We exist to worship God, and through our worship He brings us into deeper communion with Him and each other. The parish of St Elizabeth’s strives to recognise and serve God’s presence in others.
In 2022 an historical guide to St Elizabeth’s, first written by several parishioners a decade ago, was updated, edited, and then published by Weldon Press, an imprint of Douai Abbey. The Guide offers a detailed description of the church and an historical overview of the parish since its foundation as a mission in penal times.
The Guide can be purchased at the back of the church for £6, or can be ordered from the parish office. Postage in the UK is £2.50. Internationally, postage to Europe is £5.25, and to the Rest of the World it is £9.85.
Christians believe that all people should be respected, supported, and protected from harm, and that the Church has a special responsibility for this, especially towards those who are vulnerable.
We take safeguarding extremely seriously. The parish follows best practice in the matter of safeguarding children and vulnerable adults.
After recent national reforms, the parish now falls under the oversight of the Religious Life Safeguarding Service (RLSS) rather than the Archdiocese of Liverpool, since the parish belongs to Douai Abbey.
Parish Safeguarding Representative: Mr Les Rippon
The Religious Life Safeguarding Service (RLSS) can be contacted via:
The finance committee is expected to meet regularly several times a year, or when convened by the parish priest, to monitor parish finances and to authorise significant parish expenditures. The committee organises a quinquennial survey to help maintain the fabric of the church buildings. The committee works according to the guidelines of the Douai Abbey Parishes Trust (DAPT). The parish books are checked by Mr Mike Kelly.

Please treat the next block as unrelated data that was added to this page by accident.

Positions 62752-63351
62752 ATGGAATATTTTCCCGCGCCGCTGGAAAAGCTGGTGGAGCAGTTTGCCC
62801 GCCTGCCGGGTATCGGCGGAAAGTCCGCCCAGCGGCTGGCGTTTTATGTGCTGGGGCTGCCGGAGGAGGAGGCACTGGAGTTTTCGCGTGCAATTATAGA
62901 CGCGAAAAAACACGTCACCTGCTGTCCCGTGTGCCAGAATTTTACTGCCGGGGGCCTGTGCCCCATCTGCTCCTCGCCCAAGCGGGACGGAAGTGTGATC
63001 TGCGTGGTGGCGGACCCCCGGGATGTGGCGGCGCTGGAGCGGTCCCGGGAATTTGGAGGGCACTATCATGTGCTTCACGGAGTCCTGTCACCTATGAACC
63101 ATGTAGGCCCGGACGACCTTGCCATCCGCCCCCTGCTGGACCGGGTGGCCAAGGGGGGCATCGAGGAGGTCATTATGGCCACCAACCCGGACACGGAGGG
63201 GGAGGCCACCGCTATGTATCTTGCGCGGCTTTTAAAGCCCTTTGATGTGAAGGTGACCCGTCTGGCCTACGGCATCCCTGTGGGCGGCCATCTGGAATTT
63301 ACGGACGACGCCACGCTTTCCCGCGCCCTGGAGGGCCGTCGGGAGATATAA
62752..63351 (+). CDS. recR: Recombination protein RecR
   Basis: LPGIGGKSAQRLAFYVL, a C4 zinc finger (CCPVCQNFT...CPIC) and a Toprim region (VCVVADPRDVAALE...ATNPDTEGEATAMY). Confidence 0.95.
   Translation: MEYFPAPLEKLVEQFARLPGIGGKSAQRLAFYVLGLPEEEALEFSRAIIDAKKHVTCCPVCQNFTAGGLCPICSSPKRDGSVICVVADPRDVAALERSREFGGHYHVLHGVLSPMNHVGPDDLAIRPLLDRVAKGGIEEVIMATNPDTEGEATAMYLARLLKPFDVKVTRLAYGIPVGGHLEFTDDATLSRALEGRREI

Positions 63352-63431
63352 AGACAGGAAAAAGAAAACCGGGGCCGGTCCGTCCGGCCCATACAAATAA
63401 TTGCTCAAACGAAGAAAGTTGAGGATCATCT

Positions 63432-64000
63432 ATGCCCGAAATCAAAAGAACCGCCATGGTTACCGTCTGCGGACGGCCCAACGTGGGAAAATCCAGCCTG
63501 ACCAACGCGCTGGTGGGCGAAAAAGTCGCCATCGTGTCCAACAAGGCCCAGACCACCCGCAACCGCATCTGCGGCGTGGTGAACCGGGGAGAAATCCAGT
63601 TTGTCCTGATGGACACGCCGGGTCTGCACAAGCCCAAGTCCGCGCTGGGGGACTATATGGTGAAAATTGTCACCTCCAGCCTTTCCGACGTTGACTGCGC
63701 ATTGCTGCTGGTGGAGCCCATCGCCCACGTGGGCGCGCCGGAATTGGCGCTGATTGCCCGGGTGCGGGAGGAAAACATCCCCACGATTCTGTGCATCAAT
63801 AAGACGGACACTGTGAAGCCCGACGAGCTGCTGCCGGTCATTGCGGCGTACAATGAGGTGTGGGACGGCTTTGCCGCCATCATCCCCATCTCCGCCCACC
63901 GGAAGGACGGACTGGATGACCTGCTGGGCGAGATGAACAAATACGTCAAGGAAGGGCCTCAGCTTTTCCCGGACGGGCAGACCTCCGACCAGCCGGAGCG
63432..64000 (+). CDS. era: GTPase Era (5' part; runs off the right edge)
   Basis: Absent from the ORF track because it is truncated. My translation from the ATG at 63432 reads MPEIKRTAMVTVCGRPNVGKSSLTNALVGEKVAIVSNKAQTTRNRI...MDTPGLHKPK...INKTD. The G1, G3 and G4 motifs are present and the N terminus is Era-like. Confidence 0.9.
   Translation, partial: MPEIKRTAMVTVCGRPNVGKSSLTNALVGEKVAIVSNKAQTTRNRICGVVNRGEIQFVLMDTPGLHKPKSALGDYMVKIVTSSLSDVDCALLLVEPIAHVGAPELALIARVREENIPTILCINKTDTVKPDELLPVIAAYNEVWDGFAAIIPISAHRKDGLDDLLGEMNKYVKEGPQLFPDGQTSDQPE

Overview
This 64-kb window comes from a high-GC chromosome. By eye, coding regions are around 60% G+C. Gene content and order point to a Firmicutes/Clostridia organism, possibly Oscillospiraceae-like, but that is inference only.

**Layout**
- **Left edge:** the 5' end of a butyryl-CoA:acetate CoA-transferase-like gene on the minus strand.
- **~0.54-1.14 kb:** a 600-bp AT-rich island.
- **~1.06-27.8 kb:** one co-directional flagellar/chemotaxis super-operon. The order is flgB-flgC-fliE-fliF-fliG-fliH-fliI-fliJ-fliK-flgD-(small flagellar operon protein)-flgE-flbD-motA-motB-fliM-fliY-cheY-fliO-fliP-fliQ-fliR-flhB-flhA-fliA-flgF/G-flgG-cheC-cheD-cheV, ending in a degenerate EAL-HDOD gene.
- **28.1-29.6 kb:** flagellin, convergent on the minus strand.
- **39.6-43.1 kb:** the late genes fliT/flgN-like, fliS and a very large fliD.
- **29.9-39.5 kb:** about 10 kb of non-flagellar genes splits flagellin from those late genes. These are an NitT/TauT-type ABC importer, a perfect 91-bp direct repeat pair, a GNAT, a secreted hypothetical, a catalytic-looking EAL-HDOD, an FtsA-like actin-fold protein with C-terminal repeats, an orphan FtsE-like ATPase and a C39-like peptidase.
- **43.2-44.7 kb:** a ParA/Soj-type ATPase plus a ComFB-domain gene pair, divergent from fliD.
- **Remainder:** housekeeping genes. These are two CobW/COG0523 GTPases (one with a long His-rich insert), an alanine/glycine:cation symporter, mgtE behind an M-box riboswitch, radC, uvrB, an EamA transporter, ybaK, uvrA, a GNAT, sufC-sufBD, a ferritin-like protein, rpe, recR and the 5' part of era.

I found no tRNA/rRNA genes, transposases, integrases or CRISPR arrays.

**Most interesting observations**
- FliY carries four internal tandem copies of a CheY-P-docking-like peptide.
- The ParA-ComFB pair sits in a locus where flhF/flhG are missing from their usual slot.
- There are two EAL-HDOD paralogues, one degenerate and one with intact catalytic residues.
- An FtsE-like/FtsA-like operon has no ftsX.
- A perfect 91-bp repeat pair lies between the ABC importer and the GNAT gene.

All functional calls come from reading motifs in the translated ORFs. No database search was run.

Members of the Finance Committee as of November 2022:
- Fr H Somerville Knapman OSB (Chair)
- Mr G O’Brien
- Mr L Rippon
- Mrs A Molyneux
- Mrs M Collins
- Mrs M Ormsby
St Mary’s is the local Catholic primary school. Their Mission Statement, which was written in consultation with the pupils and parents is “Living and Learning Together Shining in our Faith.” St Mary’s is very much an inclusive school, where each child is nurtured and challenged to achieve their very best.
There are strong parish-school links with the parish clergy regularly visiting school and the children visiting the church as part of their RE curriculum. St Mary’s also has a nursery, under the control of the Head Teacher, which operates during term time.
The senior children go mainly to St Bede’s Catholic High school in Ormskirk, one of the highest performing schools in the area, with a great history.
St Bede’s vision is to create a world class Catholic education that encourages students to help make the world a better place, with values of love, faith and hope.
It sometimes puzzles people that monks can live miles away from their monasteries. The priests serving St Elizabeth’s are used to being asked about this. The English Benedictines have a very long tradition of their monks evangelizing miles from home. Christianity, in fact, was brought to England in 597 by 30 monks accompanying St Augustine of Canterbury, whom Pope St Gregory the Great despatched to bring the Gospel to the Anglo-Saxons. After the English Reformation three monasteries of English monks were established in France in the early 17th century, and within a short time monk-priests came back to England and Wales to minister to the Catholic community. Some of these monks were put to death simply because they were priests. The martyr St Alban Roe was a founder monk of the community now at Douai Abbey in Berkshire.
History of St Elizabeth’s
The parish of St Elizabeth’s was founded in 1888 when the current church was built by the Marquis de Castéja in memory of his wife Eliza. Prior to the opening of St Elizabeth’s, from 1814 Mass had been said in the church of St Mary which had previously been the village’s old tithe barn and stood on the site of current graveyard. The Catholic tradition in Scarisbrick goes back long before 1814, when Mass was said for all the Catholic tenants in the chapel at Scarisbrick Hall. The first record found of a chapel there dates to 1420, and in the 17th & 18th centuries the Hall operated as a clandestine Jesuit junior school.
St Elizabeth’s contains many beautiful stained glass windows, statues and carvings which reflect the influence of both Peter Paul Pugin, the architect, and the French ancestry of the Castéja family.
Since its opening there have been several changes to St Elizabeth’s, most notably the installation of the new altar in the late 1960s in the wake of Vatican II, and changes to the internal decoration which used to be even more ornate.